Emily Nakkash

Sharing some art + copy with the world


It's 11pm / and all through the house / my husband is sleeping / the cats found their mouse (toy). Tomorrow is the day. I will finally see the Broadway musical everyone has been talking about. I'm going to see HAMILTON.

[munch scream emoji]

I have two of my best friends to thank, since they so graciously gifted us the tickets as a wedding gift last fall. (Theresa and Amanda, you rock my life.) I only started hearing about the buzz last summer, but once I gave in and listened to the official soundtrack when it debuted in September, I was hooked beyond belief. As were millions of others. There truly is a reason why it's such a phenomenon—it's just that good. (Also Lin-Manuel Miranda is a genius. But you knew that.)

Now here's what's going to happen. I'm going to bed. You are going to time travel. To the future. The future in which I have seen Hamilton on Broadway. In real life.

See you on the other side.

Look around, look around
At how lucky we are to be alive right now

I'm going to try hard not to write the rest of this in Hamilton lyrics, so here goes: I'm still in a state of bewilderment. You know, that curious awareness you feel when you see a live performance, let alone the object of your obsession. Sometimes it wears off, like when the effects of your 3d glasses fade and the "mind-blowing" movie you're watching starts to look like everything else you've seen. Nope. I was reminded of my own awe with every song, every choreographed stunt, every lighting cue. Obviously, I was already very familiar with the words and the sounds, but I was not ready for the combination of live actors, the set, the donut-shaped rotating stage (it's a thing, look it up)... 

History is happening in Manhattan and we just happen to be in the greatest city in the world

I tip my hat to everyone involved in the show. Even you, security guy who told us where to line up. You all gifted us something incredible, something I hope we will see more of: a truly transcendent storytelling experience. Aaron Burr is Black. Eliza Hamilton is Asian-American. It is mostly rapped. (The hip-hop references are off the charts.) No one is wearing a white wig, save for King George, who almost steals the show. (I give that honor to Daveed Diggs, who plays both Thomas Jefferson and the Marquis de Lafayette.) Everything is sacred, even when it's irreverent. That's because it was created with so much passion, not just for the subject matter, but for people. "Why do you write like you're running out of time?" the cast asks Hamilton. A question well suited for Lin-Manuel Miranda himself, and he knows it. From what I've seen, he is constantly writing, producing, and creating, all with humanity in mind. We joke that he is a "beautiful cinnamon roll too good for this world, too pure" because of how gosh-darned earnest he is about everything. But now we have this story of America's past told by the people of America today, according to Miranda. It's being used in classrooms. (My own husband, a high school history teacher, already has students excited to answer questions based on Hamilton lyrics.) Even in the face of continued racism and bigotry in Hollywood, corporate America, etc., we have a powerful tool to defeat it. Many have written more eloquent articles on this. I'm just a drop in the bucket.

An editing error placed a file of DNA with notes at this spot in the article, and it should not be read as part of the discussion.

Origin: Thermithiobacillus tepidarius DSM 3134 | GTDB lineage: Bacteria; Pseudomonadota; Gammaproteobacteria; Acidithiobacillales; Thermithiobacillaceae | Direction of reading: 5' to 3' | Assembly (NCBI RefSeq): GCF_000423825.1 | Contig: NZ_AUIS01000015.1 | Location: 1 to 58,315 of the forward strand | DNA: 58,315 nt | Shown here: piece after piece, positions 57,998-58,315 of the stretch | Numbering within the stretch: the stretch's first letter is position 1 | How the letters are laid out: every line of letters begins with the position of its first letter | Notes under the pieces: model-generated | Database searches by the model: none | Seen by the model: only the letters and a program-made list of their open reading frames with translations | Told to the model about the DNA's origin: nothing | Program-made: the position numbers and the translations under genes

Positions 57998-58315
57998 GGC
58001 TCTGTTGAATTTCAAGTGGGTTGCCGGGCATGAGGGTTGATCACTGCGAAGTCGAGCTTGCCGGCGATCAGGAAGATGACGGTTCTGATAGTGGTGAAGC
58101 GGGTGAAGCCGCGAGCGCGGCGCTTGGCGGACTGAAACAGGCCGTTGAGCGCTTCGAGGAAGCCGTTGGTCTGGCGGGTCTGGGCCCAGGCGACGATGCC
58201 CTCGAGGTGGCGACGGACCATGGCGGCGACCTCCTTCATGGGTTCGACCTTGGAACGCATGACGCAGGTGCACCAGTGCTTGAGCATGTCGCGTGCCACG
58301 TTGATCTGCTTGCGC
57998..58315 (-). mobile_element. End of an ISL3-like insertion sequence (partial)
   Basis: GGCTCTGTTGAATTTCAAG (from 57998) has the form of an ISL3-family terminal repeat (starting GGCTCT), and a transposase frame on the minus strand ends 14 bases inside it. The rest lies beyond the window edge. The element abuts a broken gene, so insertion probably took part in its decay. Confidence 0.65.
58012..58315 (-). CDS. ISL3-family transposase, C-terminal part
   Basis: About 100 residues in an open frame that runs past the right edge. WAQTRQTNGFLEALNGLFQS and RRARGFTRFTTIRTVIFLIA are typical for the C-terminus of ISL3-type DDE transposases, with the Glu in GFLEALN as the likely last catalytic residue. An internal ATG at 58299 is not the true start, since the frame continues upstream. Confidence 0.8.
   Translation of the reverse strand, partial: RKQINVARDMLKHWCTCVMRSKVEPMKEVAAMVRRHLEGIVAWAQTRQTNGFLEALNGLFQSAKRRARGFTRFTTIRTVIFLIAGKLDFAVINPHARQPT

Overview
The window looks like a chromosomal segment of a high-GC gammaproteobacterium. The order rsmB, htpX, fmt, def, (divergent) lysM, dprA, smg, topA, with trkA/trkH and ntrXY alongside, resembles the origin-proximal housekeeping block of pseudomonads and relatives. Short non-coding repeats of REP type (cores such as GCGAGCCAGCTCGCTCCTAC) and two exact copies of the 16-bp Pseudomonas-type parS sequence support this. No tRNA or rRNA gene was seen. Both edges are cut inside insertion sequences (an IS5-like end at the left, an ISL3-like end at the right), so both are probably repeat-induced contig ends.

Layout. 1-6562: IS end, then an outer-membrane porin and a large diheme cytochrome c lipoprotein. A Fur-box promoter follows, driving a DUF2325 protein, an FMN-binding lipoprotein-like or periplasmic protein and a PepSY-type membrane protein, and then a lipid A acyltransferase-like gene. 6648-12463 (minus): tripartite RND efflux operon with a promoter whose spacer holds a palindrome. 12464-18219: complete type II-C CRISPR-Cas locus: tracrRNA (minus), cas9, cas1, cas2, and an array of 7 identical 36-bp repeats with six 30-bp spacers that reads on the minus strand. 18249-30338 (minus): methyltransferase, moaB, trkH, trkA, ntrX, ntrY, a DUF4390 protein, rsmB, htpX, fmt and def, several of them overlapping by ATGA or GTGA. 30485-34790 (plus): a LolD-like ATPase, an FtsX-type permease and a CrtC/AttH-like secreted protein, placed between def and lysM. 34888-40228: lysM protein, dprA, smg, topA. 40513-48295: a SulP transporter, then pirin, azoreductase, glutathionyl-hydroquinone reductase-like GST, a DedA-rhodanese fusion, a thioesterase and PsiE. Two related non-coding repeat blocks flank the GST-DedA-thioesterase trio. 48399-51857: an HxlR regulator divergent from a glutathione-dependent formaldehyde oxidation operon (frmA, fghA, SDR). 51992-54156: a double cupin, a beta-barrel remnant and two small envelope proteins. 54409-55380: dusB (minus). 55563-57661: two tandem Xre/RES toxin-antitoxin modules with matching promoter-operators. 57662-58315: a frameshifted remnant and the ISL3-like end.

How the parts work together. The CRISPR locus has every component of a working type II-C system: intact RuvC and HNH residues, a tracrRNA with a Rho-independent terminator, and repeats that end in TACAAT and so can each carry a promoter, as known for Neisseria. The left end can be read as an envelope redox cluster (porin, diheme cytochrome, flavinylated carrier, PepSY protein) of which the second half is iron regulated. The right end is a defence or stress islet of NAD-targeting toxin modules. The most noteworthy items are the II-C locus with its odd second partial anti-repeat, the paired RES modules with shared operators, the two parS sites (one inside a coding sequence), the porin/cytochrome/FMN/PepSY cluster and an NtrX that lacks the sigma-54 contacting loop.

On our way home, I tried to write down all the little moments that delighted me, the things I couldn't really experience from the soundtrack recording. I found it hard to remember them all. I could remember the flush in my cheeks, though. And the spackled smile on my face throughout all of Act 1. (The smile turned into blubbery silent crying at certain points in Act 2. I brought tissues.) Here's a graphic with the few moments I did write down, in order of how devastating they were:

Key moments, weighted by devastation

This clearly doesn't do it justice. I hope the rumors about a complete filming of the show are true, if only for the spirit of inclusiveness Hamilton embodies. Everyone who would like to should have a chance to see the full version. I am so, so appreciative—dare I say, hashtag blessed. I have seen the show in its first year, in its original city, with its original cast, by the generosity of my friends. I feel like I won the lottery, even though I lost the Powerball. It poured like the dickens, but my husband and I had a wonderful day off together. I joked that it was kind of like a tiny honeymoon. (Hey, HGTV. Idea for sale: Tiny Honeymoon Hunters. Tinymoon Hunters? I'm copyrighting both.) In the end, we feel that much closer. Thank you, thank you.